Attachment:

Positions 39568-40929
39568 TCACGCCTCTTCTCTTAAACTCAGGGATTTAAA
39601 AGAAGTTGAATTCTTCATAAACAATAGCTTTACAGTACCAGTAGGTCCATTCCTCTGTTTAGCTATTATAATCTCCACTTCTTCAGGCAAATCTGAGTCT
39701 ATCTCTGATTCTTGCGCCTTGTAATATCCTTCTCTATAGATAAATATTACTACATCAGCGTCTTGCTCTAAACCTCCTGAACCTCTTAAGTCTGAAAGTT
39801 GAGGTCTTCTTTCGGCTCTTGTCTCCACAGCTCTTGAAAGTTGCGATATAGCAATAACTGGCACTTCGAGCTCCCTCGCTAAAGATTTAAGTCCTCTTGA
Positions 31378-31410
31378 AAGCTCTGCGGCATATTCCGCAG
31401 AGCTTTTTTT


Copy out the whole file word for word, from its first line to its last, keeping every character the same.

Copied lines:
Positions 39568-40929
39568 TCACGCCTCTTCTCTTAAACTCAGGGATTTAAA
39601 AGAAGTTGAATTCTTCATAAACAATAGCTTTACAGTACCAGTAGGTCCATTCCTCTGTTTAGCTATTATAATCTCCACTTCTTCAGGCAAATCTGAGTCT
39701 ATCTCTGATTCTTGCGCCTTGTAATATCCTTCTCTATAGATAAATATTACTACATCAGCGTCTTGCTCTAAACCTCCTGAACCTCTTAAGTCTGAAAGTT
39801 GAGGTCTTCTTTCGGCTCTTGTCTCCACAGCTCTTGAAAGTTGCGATATAGCAATAACTGGCACTTCGAGCTCCCTCGCTAAAGATTTAAGTCCTCTTGA
Positions 31378-31410
31378 AAGCTCTGCGGCATATTCCGCAG
31401 AGCTTTTTTT